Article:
After buying a map, get comfortable with your new friend. Check out the map’s key for clues on what kind of terrain to expect. Squint closely: there are little chevrons – or tiny black arrows – pointing toward one direction on the road. The direction the arrows point indicates a climb or a descent, depending on which way the route is ridden. Eventually, the arrows will point in both directions (with a spot in the middle sans chevron) indicating the top of the hill.

Look even closer at the arrows and to see what else they explain: road steepness. One arrow means a 4-7 percent grade; two arrows means a 7-12 percent grade; and three arrows means more than 12 percent grade (and requires a really good breakfast!).

Also, get friendly with the little red dots placed along each road. These points indicate distance – two red dots with a red number in the midde (for example, 8.9) represent a tally of the kilometers on that section of road. By adding up each of these sections, riders can easily make predetermined or purchased routes longer or shorter. Maps allow flexibility and aid in answering the question of whether to lounge by the pool or check out that castle on the next hill.

Know what to look for – find signs for villages along the way and try to find them on the map. Upon entering a town there will be a large white sign with black lettering on the side of the road that announces the city boundary. Upon leaving, there will be another large white sign with the same town name, except this one will have a red slash through the word, signaling that you are no longer in the town.

Cyclists also need to know what not to look for: road signs may fall in this category, as usually only the main roads are visibly numbered. Instead, use landmarks like lakes, mountain ranges, historical buildings or even towns. And don’t be afraid to ask a local. A friendly Italian can literally point you in the right direction, even if you don’t understand much of the spoken directions. It might be a good idea to memorize at least the basic Italian direction words (like straight, left, right, etc).

Mechanical difficulties

You said:
“Also, having to deal with a malfunctioning seat clamp while out on a long ride. I had to find a hardware store in a small town and buy an allen key.”

Before each rental, each bike is personally ridden and checked by our in-house mechanics. But as cyclists know, stuff happens out there – so before vacation learn a couple basics, starting with how to fix a flat tire. We will gladly come to your rescue in dire need, but we encourage all of our customers to know how to fix a flat, if the need should arise.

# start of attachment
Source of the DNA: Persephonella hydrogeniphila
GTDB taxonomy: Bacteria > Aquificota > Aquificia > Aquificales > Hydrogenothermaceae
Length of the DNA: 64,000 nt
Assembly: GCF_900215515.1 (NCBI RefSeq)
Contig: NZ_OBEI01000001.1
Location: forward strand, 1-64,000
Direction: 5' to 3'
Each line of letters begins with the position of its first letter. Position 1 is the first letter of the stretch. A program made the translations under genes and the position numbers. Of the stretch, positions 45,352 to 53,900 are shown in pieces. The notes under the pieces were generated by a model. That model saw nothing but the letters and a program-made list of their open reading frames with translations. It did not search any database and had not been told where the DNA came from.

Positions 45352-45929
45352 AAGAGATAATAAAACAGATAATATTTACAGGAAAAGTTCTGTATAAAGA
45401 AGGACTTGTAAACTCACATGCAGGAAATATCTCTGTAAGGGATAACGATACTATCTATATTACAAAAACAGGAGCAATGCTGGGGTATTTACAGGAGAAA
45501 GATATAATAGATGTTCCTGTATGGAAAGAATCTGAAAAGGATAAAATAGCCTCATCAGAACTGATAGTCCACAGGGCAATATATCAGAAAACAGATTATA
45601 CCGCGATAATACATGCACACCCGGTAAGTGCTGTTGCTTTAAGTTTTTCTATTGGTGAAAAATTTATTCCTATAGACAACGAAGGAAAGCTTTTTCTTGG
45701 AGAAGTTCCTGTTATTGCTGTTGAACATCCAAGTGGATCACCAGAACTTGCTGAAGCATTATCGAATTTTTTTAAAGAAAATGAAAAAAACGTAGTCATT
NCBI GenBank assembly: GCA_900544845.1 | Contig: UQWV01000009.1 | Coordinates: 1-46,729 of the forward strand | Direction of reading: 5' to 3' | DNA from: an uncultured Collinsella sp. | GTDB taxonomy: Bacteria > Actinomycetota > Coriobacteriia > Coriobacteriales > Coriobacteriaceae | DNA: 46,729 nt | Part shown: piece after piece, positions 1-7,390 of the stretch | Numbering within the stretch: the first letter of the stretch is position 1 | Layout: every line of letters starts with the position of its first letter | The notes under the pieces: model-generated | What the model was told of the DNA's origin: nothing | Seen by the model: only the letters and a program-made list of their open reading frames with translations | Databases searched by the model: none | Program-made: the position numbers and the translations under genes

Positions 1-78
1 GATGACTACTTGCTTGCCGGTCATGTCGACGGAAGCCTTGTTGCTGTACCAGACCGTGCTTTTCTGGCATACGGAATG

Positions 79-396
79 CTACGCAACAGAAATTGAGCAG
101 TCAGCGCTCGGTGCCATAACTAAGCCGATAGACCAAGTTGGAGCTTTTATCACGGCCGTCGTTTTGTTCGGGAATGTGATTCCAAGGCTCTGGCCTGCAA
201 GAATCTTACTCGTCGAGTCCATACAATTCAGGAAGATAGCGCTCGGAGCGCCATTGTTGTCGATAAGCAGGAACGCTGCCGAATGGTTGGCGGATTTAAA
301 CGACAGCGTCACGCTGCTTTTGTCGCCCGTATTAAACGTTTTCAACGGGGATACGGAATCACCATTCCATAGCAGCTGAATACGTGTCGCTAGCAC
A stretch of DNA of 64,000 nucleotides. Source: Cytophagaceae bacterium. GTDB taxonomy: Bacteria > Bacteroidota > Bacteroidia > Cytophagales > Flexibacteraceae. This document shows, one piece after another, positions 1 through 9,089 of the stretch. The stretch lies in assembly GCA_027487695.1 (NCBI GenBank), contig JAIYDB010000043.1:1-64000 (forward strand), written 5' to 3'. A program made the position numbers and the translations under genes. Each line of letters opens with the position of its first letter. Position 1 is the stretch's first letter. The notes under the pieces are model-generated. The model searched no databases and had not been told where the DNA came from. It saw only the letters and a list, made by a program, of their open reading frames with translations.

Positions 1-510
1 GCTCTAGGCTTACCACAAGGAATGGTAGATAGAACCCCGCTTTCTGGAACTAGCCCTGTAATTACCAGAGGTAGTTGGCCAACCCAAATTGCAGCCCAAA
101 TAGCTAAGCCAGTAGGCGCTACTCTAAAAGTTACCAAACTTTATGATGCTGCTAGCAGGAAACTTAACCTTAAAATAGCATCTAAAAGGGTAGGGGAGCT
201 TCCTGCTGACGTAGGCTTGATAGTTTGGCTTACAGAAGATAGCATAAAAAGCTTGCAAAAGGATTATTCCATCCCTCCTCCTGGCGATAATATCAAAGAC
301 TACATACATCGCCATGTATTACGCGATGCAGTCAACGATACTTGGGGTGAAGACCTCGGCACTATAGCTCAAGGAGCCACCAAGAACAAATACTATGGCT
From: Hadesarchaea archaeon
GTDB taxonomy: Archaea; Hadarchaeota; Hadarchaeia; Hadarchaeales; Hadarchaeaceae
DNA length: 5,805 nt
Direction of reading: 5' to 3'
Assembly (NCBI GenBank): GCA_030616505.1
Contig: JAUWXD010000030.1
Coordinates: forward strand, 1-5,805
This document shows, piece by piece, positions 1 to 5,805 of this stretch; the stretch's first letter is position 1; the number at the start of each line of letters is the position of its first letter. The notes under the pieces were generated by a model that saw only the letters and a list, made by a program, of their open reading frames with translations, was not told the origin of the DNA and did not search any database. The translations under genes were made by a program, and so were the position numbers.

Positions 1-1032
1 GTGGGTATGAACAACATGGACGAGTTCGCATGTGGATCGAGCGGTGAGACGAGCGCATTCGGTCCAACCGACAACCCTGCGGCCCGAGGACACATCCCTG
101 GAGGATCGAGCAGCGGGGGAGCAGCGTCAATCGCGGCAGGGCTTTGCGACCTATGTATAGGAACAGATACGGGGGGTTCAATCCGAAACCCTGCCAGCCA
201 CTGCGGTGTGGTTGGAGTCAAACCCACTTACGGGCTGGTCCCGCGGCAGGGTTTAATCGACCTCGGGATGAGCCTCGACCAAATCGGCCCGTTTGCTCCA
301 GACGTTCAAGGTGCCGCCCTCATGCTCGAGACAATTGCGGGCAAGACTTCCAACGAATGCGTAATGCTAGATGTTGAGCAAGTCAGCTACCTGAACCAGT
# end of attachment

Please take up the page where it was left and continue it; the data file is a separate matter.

Most of the time, we enjoy meeting our customers and doing a short bike fitting with them – adjusting the seat height and handlebars, putting pedals on and making other small adjustments. Ask our representative for additional help if you think you’ll need to adjust something later – they can demonstrate easy moves like readjusting seat height or handlebars (with the help of tools, if needed).

In any case, bringing a couple simple tools (allen wrench set and pedal wrench if you’re bringing your own pedals) also might not be a bad idea. In some cases, we can provide tools to our customers. But we have a limited supply, so we cannot guarantee we’ll be able to lend any of ours.

Hungry and thirsty for more

You said:
“I probably didn't carry enough water or snacks as it was very hot.”

In Italy, one rarely experiences the “middle of nowhere” feeling – small towns are sprinkled like parmesan cheese across Italy. Bring at least one water bottle – especially during the hot summer months – but there’s no need to stress about running out of acqua. Each town has a public fountain with potable water – unless specified otherwise by a sign that reads “Aqua non potabile”. Look for a fill-up in main squares (called piazzas), along the main road in town or by churches and cemeteries, where Italian visitors need fountains in order to water flowers on gravestones.

If stops are included in each day (maybe a castle tour or a late lunch at a restaurant with a killer view) remember that Italian working hours are not like American working hours. Italian time is fluid: the hours on the window may say “Open at 0900,” but if it’s raining or visitors are in town, the owner might decide to come in later. Local shops do what they please, especially in small towns or non tourist destinations. While bars open early, Italian stores and restaurants typically open later (around 0900 or 1000) and will close during the day for several hours (usually around 1300-1530… or so). Think about polishing military time skills, since Europeans are very comfortable with the 24-hour clock!

Also keep in mind that many stores might also be open on at least one day of the weekend – typically Saturday, when they might be open for part of the day – but closed on another weekday. And since Italy is a Catholic country, most stores, restaurants (and some bike shops) are closed on Sundays – so keep that in mind when planning your vacation abroad.


A few things to definitely pack in the suitcase: a windproof and/or waterproof layer (especially if riding in the mountains or visiting during fall or spring), sunglasses, phrase book, sunscreen, your own helmet and/or pedals (we only provide flat pedals or toe cages) – and of course, an open mind and sense of adventure.